Many institutions in the health professions have discovered the power of a well-run mentoring program. Mentoring can provide exceptional benefits, such as increased promotion and retention rates, higher faculty satisfaction, improved faculty development, better results in obtaining grants and publishing research, and more trust in the sponsoring institution. See, for example, “Mentorship in Medicine and Other Health Professions” and “Developing a Culture of Mentorship to Strengthen Academic Medical Centers.”

Developing an effective mentoring program is not overly difficult, but it does require thoughtful planning and sustained attention to ensure that faculty buy into the program and find it valuable. If your institution is interested in developing mentoring, the essential steps are provided below.

  1. Ensure support of the leader of the area implementing the mentoring program, discern his or her goals in developing the program, and gauge support of his or her boss. If the immediate leader is not interested in mentoring, such a program will be much more difficult. When instituting any change, the support of the leader’s boss is always very helpful, especially if resources are required.
  2. Undertake a needs assessment of faculty. This can take multiple forms such as individual interviews of key stakeholders, group interviews by faculty rank, online surveys, and even whole faculty meetings to receive input and generate interest.
  3. Administer personal assessments to all faculty. Frequently these instruments measure such constructs as communication style, workstyle, and/or team orientation. These results can be very helpful in matching mentees and mentors and particularly in assisting pairs to develop a strong relationship.
  4. Discuss the results of the needs assessments and personal assessments with leadership and then develop a customized mentoring program based on the results. The program should include a clear consensus on program goals, the structure of the program, training for faculty, an evaluation plan, and thoughtful steps to sustain the program.
  5. Training for faculty is essential to help mentors take a coaching stance in this role (as opposed to simply telling their mentee what to do) and to assist mentees in making optimal use of their mentoring experience. Likely part of the training will include coaching skills, how to use the results of the personal assessments to form effective relationships, role playing with feedback, and whatever other needs are demonstrated in the needs assessment.
  6. Evaluate the outcomes of the mentoring program. The important outcomes should reflect the goals of the program and should be shared with faculty. Adjustments to the program should be made based on mentee and mentor feedback.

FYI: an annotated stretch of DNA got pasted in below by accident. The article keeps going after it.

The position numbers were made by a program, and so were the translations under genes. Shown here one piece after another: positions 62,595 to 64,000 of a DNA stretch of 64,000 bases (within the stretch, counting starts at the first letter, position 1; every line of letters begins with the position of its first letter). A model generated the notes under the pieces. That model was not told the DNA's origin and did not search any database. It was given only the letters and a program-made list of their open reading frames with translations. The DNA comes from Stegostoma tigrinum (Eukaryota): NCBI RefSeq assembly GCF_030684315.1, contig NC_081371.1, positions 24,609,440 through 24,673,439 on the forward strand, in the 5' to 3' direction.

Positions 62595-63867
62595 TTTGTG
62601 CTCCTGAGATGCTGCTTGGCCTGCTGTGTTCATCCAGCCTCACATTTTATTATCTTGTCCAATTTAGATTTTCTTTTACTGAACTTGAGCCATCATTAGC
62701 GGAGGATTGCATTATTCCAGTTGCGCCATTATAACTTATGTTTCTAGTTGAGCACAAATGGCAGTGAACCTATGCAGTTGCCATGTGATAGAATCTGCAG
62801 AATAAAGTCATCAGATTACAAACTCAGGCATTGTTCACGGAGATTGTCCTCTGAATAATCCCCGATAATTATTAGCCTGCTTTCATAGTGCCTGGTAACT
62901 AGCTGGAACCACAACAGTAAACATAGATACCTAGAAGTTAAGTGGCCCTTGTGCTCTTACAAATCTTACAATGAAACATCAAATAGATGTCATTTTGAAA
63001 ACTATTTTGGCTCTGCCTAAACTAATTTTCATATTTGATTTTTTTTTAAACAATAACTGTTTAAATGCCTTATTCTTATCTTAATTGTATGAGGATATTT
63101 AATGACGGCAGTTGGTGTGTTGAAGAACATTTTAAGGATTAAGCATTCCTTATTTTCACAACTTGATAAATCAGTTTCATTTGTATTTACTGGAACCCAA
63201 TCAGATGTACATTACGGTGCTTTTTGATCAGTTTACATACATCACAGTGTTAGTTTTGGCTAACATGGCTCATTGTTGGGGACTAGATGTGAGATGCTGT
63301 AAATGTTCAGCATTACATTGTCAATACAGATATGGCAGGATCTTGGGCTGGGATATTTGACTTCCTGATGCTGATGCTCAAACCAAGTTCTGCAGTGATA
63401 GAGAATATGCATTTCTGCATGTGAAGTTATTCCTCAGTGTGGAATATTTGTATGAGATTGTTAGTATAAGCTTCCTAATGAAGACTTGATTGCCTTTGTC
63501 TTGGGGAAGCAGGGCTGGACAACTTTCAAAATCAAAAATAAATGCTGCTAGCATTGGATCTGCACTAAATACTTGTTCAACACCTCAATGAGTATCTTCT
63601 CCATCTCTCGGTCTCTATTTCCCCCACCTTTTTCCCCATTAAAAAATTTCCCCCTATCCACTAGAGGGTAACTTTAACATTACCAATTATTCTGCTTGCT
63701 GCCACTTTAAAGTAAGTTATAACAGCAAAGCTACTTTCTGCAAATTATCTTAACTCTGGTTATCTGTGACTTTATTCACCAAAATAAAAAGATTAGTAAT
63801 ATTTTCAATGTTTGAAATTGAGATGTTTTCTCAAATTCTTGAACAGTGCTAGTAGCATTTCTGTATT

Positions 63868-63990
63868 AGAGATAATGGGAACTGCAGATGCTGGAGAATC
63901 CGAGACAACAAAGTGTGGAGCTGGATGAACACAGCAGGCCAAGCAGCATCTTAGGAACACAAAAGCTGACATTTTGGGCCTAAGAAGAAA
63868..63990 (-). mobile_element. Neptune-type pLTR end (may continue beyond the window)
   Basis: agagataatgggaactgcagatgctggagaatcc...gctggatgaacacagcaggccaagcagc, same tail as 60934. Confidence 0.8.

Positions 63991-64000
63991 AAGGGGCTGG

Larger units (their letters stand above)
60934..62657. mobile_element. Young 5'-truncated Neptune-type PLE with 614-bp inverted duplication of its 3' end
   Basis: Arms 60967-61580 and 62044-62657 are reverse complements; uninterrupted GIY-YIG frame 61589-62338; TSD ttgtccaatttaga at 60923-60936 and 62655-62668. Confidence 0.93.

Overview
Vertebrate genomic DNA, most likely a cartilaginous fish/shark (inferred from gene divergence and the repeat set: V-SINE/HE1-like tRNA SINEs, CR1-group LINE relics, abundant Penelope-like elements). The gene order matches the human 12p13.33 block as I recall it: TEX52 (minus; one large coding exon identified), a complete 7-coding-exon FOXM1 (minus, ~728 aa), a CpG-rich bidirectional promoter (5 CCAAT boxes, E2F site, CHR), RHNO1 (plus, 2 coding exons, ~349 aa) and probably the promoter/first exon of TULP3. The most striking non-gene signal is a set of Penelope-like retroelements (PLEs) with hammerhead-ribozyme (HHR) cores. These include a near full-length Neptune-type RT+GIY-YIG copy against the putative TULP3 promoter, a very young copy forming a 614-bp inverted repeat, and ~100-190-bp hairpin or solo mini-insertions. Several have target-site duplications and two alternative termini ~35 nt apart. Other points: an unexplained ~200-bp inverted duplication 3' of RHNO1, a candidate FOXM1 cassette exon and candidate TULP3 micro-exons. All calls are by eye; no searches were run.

• Typically, there are three types of outcomes. First are the “soft” outcomes like faculty satisfaction, faculty engagement, etc. Those are typically measured by survey. Next are the “hard” outcomes like number of research papers published, dollar value of grants received, etc. Those outcomes are usually measured by counting, like papers/dollars/number of faculty publishing, and comparing these figures to the same measures prior to implementing the mentoring program. Finally, a third set of outcomes relates more to the institution, such as promotion or retention rate, feeling supported by the institution, etc. These can be measured by counts or survey. The important part is that the outcomes are measures directly related to the goals for setting up the mentoring program.
  7. Finally, the leader needs to ensure steps are in place to make the program sustainable, not a one-time (“one and done”) training exercise. These steps can include the leader role-modeling coaching skills, support for mentoring such as providing coupons for coffee during mentoring meetings, building mentoring into existing systems such as annual reviews, reinforcement of observed mentoring, and booster sessions for faculty.

If you are interested in developing a mentoring program for one department, a school/college within the university, or the whole institution, assistance is available. AAL faculty have extensive experience in developing mentoring programs for the academic health professions and are available to consult with you. Just reach out to us at so we can discuss how your institution can support faculty to help reach your goals of increased faculty retention and satisfaction, bringing in more grant dollars and research, and/or improving trust in your organization.

Dee Ramsel, PhD, MBA